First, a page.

The equity research industry has had to contend with a wave of changes over the past few years. The growth of passive investing, increased in-house research capabilities, and new fintech challengers have all placed significant strains on the business model of a traditional equity analyst.
It was the implementation of the revised Markets in Financial Instruments Directive (known as Mifid II) in January 2018 that accelerated and exaggerated these trends in a huge shake-up of the industry. The onus is now on that same industry to keep up with these changes and stay relevant in this new world.
Unfortunately, a significant amount of traditional equity research today still gets it wrong. Analysts were largely forgiven for poor research in the old “bundled” world (where research and trading services were sold together). But now that there is an explicit price on each research note, it needs to improve.
Surely the true measurement of quality research in a post-Mifid II era is to help traders make a decision, one based upon a recommendation that is driven by a new and alternative theory, which ideally is presented to the client ahead of the next company update?
In today’s market, however, there are too many people analysing companies using methods and tools that are now outdated in the digital age. The result is a lack of substance or innovative views across most research. Therefore, it is no surprise that most investment institutions have stopped paying for it.
The role of technology
The only way to deliver true unique insight in today’s market is to use alternative data sets, that ignore bias and gut feeling. The analysts now delivering the highest quality research are not afraid to embrace new technologies to analyse their stocks.
This could be using satellite imagery to demonstrate footfall on the high streets, analysing Twitter feeds to show sentiment, or even methods such as natural language processing on a chief executive’s talking updates.
In particular, small and mid-cap equities are the hunting ground for active fund managers, and continue to be where the biggest growth opportunities remain. For fund managers, it is crucial to find the analysts or research firms who deliver a good service, to provide the edge over their competitors, and deliver returns for their clients.
However, while boutique analysts are starting to bring a fresh approach to research, most of the traditional houses are yet to embrace change, and we have seen a decline in both the quality and quantity of investment research produced.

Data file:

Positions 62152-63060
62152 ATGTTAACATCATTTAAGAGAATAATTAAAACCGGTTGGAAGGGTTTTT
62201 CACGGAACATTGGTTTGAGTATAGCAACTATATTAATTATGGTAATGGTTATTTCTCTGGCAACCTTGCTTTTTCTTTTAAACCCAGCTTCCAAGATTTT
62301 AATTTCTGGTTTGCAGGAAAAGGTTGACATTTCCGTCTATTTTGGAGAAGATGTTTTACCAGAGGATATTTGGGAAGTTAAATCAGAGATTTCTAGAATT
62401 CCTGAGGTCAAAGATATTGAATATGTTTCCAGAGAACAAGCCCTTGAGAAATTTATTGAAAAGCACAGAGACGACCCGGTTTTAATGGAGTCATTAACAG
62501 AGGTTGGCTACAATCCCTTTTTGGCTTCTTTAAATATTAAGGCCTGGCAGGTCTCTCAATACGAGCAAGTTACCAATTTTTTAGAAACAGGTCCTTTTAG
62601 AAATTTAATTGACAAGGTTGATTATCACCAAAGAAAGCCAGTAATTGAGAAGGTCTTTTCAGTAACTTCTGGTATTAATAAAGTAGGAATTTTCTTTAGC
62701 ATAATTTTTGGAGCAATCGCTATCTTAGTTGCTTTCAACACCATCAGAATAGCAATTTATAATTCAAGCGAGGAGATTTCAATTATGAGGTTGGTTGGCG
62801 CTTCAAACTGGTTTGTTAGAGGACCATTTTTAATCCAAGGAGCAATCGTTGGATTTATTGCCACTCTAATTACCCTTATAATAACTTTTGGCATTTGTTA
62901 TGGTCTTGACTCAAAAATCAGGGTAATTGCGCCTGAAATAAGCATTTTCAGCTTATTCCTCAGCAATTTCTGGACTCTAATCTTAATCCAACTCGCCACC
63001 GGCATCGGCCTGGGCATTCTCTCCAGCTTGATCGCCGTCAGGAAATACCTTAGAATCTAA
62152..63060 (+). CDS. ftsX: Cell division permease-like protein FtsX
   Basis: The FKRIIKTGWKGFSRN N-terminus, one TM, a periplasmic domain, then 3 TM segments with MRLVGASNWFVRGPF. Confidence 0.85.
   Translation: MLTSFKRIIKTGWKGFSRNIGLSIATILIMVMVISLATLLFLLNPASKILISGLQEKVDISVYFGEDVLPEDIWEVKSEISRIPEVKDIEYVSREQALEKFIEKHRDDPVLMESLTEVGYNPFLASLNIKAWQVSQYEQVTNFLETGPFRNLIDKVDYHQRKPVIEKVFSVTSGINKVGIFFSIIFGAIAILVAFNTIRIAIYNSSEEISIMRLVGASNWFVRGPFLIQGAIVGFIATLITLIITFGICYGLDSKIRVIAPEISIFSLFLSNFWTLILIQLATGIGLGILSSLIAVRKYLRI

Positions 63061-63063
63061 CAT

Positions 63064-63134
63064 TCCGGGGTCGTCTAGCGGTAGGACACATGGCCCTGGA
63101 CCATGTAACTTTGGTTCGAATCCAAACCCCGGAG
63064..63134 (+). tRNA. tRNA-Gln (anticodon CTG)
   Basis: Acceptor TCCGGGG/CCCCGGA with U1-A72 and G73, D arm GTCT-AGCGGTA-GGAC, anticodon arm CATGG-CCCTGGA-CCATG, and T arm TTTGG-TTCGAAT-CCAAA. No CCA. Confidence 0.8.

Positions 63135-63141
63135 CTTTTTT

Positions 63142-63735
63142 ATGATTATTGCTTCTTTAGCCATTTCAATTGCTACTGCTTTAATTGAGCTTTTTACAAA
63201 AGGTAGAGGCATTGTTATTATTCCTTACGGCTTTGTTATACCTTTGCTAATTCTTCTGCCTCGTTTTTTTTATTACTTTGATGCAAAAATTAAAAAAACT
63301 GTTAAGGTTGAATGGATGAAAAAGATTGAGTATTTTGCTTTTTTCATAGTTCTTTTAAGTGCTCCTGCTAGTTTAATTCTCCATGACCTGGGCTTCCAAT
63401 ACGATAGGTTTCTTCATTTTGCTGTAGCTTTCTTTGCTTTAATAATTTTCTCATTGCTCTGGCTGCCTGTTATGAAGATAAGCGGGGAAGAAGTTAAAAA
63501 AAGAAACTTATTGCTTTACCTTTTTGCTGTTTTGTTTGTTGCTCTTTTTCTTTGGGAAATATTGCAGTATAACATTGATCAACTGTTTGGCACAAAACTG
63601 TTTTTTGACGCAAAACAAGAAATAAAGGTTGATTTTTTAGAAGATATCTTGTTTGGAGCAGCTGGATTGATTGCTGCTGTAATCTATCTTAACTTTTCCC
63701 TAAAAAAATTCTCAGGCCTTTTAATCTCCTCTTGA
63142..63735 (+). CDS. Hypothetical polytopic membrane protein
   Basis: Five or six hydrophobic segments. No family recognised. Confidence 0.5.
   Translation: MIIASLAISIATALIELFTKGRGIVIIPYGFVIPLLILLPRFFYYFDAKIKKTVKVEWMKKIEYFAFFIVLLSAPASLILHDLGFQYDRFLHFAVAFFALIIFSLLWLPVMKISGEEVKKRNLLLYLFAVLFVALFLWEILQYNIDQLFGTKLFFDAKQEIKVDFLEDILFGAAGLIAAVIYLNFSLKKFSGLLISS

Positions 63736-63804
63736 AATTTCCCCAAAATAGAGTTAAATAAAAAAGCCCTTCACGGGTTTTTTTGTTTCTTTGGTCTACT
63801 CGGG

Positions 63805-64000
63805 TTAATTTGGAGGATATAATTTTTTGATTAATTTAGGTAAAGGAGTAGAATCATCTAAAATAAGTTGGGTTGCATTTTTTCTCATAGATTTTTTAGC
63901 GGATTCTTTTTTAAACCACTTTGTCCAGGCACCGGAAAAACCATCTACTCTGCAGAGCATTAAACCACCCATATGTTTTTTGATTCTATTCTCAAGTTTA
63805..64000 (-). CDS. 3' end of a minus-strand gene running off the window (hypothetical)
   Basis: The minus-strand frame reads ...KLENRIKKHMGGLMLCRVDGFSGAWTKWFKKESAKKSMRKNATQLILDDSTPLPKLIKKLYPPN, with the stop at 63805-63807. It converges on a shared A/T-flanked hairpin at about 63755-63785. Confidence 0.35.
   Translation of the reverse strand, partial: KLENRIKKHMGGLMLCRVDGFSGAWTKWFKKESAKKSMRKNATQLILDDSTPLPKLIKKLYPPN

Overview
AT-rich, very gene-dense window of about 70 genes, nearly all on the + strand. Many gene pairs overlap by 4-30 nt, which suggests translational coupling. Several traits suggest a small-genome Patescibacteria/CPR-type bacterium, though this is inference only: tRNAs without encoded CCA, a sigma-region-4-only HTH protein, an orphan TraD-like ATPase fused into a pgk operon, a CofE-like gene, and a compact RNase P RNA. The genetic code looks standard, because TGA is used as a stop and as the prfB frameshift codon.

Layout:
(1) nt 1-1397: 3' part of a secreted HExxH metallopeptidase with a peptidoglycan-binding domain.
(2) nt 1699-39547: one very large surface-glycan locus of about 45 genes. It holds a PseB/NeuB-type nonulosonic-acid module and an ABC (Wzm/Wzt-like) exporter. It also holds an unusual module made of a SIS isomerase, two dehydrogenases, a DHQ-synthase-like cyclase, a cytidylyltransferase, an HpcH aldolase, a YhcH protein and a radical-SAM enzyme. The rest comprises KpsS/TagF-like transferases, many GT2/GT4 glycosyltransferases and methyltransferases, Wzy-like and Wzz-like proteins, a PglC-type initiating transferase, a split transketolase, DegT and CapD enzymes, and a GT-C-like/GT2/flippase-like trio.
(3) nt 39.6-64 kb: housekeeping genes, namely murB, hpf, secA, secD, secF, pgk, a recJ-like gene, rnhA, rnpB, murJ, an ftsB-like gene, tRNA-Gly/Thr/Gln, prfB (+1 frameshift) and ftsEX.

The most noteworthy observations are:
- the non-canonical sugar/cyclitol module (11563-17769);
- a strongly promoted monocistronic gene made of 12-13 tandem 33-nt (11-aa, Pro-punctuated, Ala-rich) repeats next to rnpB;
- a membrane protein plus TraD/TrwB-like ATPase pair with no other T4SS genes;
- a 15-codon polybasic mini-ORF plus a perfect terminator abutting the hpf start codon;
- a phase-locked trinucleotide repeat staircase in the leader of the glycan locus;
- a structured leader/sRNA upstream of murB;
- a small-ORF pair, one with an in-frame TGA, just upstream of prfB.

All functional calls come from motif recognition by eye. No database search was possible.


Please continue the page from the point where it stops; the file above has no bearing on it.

A lack of liquidity
The decline of more traditional equity research means coverage of stocks will be focused on the larger end of the market. Under-pressure analysts will be less likely to take a risk producing research on obscure smaller caps when they know that blue chips will continue to drive the trading flows.
Meanwhile, smaller research houses will be unwilling to take risks too. A few wrong calls and they will be out of business.
This trend – coupled with the increasing adoption of passive products in the UK market – will lead to increased investment in large cap stocks and a more pedestrian investment climate. This means even more consolidation of assets in UK large caps, and a reduction in liquidity for the smaller end of the market.
Even for those who have had a buy recommendation for a small cap stock, it can be difficult to find the other side or to get a risk price, even in today’s market. This trend can only continue, and will help passives grow even further.
Over the long term, a focus on large cap indices from both research houses and investors means that we could see a hit to smaller company initial public offerings, largely due to a lack of investment appetite, meaning fundraising will need to come from other sources.
If interest rates remain lower for longer, it is far more attractive for a company to issue a bond, because the payments are low and they don’t have to pay a dividend. Bonds also come with the bonus of not giving away a share of their company.
Crunch time for research
In a Mifid II world, it is more important than ever for research houses to stay relevant. The quality of research is under forensic measurement like it has never been before.
However, the market has not yet found a natural accepted level for what the value of a typical single stock research note should be.
The buy-side will continue to pay for small cap research for the next 18 months, in order to decide who the best providers are, and what “reasonable” research houses actually look like. Only when that point is reached will they have enough data to make informed decisions on whether or not it is more economical to do their own research.
This is the window of opportunity for research houses. This means embracing new tools to produce content that is interesting to read, insightful, and unique. A failure to adapt to the new “normal” could be very costly.